Words of one particular sort play a significant role here: poetry. Cromwell has close relationships with two poets: Thomas Wyatt, whose life he saves early in the novel and who becomes a sort of protegé; and Thomas Howard, alias Tom Truth. Truth is demonstrably and sometimes hilariously bad as a poet, but as Cromwell notes, “[e]ven the worst poets, from time to time, hit on a felicitous phrasing.” In this case, the “felicitous phrasing” is that “fancy”, like a Siren, can lead a person “from the light”. With Cromwell, this fancy is his desire for competent leadership in England: a competence which can only be achieved by him alone, free of King Henry’s tantrums. This, of course, forms the heart of his treason.
What the poetry in this novel illustrates so well, though, is the importance of individual words. One misstep – such as Cromwell’s ambiguous note that “I am not too old to take my sword in my hand” in the name of the Reformation (leaving it unclear whether he is for or against Henry) can speed a man’s downfall. The success of Mantel’s writing rests on her appreciation of this fact, and her words are always judiciously picked.
Yet even Hilary Mantel cannot sustain her usual efforts over so many pages. While the prose is consistently astounding – flesh is “honey-combed with light”, pavements are set with “onyx… green serpentine and glass”, dogs are “sad huddles of fur”, there are certain narrative flaws. History rarely has a satisfying narrative, and Mantel sometimes struggles to find one. The invented character of Cromwell’s daughter Jenneke enters the novel for a brief sentimental interlude, but it is never more than that: an interlude. This is characteristic of the middle section of the novel. While the opening and the conclusion are both well-constructed, certain stretches in between prove barren. This is partly due to the absence of strong forces to threaten Cromwell. While his dealings with Princess Mary present a risk in the earlier part, and his downfall looms in the latter, the middle part of The Mirror & the Light lacks a foil as strong as the sharp and volatile Anne Boleyn of Bring Up the Bodies, for example. The question should perhaps be asked of what Mantel actually does for Cromwell in The Mirror & the Light. She’s quite unashamedly in favour of the Reformation, but more for its humanism than its Protestantism. There’s certainly a strong argument that the Wolf Hall trilogy is revisionist history designed to portray Cromwell as a great humanist hero ahead of Thomas More, framed here as intolerant. But we can leave that discussion to the historians.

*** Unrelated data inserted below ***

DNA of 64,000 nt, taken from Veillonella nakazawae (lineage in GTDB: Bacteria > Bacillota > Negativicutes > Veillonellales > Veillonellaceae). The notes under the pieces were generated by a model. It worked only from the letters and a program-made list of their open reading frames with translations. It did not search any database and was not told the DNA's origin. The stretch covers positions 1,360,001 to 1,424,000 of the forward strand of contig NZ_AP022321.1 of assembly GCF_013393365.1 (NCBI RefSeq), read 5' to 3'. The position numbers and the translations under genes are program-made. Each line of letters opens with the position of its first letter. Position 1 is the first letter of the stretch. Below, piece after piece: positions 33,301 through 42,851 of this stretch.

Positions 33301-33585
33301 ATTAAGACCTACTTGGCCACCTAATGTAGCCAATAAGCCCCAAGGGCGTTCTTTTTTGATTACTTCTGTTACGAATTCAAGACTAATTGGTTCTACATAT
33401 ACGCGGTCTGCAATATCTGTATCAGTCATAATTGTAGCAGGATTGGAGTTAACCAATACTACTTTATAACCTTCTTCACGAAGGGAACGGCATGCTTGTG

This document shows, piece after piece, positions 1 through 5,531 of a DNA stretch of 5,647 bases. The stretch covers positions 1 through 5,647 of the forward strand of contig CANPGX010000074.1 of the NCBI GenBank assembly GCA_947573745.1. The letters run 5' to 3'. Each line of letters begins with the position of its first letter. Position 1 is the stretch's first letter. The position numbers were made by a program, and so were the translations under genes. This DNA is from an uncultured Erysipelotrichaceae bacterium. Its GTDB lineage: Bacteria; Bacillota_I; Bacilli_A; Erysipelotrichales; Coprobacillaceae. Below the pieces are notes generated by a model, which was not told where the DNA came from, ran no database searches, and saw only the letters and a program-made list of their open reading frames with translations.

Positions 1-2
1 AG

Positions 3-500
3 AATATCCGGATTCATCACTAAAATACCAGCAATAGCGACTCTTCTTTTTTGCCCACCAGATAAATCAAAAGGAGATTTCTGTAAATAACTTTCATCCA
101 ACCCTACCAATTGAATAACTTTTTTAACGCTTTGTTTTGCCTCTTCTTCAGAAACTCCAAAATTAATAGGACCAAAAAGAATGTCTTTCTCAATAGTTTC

As a novelist, Mantel succeeds in her principal task: creating a rich, immediate, and utterly absorbing world. For what it’s worth, I still think Bring Up the Bodies is the trilogy’s best instalment. The Mirror & the Light has more to say about Cromwell’s history and legacy, but it suffers a little from its wayward focus. Yet to call it – and the trilogy overall – anything less than epic would be unjust.